If you would like to read something about Pearl Harbor then I recommend Prange’s “At Dawn We Slept”.

          • Brad Nelson Brad Nelson says:

            Yes, I understand the work on the Yorktown was an amazing accomplishment. And I think they were doing much of the repairs while underway to Midway. It will be interesting to see what kind of detail this book goes into. Some detail would be nice.

          • Timothy Lane says:

            Morison in his naval history noted that neither of the large Japanese carriers involved at the Coral Sea took part in Midway (Shokaku because of damage, Zuikaku because of losses of planes and crews) — but Yorktown did. So even though Coral Sea wasn’t much of a victory tactically, it ended up being strategically very important.

  7. Brad Nelson Brad Nelson says:

    It’s interesting reading some of the details of how Japan turned from a nascent democracy to a military dictatorship. Apparently a lot of this was driven by mid-level officers with those higher up either going along (by staying out of it) or just staying out of it. That’s an interesting development to me because I figured that Japan would be a very top-down culture where you obeyed your superiors. But the author notes there is a tradition (and a word for it, which I forget) for this kind of action.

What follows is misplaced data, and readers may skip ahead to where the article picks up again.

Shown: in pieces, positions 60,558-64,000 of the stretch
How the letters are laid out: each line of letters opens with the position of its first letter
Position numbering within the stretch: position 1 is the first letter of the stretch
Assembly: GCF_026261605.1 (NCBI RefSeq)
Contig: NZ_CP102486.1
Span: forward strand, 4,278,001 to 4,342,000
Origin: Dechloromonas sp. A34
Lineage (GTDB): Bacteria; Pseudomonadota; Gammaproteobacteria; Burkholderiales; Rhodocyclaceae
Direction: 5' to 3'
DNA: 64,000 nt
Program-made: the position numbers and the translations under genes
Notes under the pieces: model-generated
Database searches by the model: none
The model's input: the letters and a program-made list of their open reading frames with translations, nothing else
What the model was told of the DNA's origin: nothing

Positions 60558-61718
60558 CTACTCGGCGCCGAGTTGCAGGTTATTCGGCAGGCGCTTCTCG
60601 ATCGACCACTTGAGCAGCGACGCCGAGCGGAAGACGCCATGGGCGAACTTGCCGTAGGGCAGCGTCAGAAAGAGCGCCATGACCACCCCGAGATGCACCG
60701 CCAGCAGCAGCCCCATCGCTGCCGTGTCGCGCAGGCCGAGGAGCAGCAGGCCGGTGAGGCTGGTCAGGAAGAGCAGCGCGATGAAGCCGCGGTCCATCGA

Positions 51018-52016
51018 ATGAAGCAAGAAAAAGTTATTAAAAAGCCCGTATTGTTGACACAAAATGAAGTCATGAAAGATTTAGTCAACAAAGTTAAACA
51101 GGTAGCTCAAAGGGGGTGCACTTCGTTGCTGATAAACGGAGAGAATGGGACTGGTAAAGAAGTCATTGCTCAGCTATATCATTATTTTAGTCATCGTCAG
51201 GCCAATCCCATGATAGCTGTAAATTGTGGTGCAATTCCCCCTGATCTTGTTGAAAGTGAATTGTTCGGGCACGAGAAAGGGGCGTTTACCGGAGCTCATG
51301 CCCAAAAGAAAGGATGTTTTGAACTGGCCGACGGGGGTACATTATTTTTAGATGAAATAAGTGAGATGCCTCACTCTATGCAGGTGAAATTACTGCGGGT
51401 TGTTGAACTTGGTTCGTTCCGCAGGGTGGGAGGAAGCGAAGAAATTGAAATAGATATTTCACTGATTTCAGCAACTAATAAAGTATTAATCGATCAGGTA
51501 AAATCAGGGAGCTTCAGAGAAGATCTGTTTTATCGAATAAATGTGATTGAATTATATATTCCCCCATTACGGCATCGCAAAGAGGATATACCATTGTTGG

Seeing what our Supreme Court has done — as Rush noted, the rule of law is about kaput — it’s easy to sympathize with some of the propaganda of the militarists. Yes, democracy was corrupt. We see that in our own country. And why not form a government, a cause, and a nation around the Emperor? Of course, the Emperor (often complicit, sometimes not, sometimes staying out of it to see which way the wind was blowing) was a mere puppet for this newfound glorification of the god-emperor cult, for this god-emperor might just as well have wanted peace. Funny how he wanted the same things as the most strident militarists did…or so said the intense propaganda.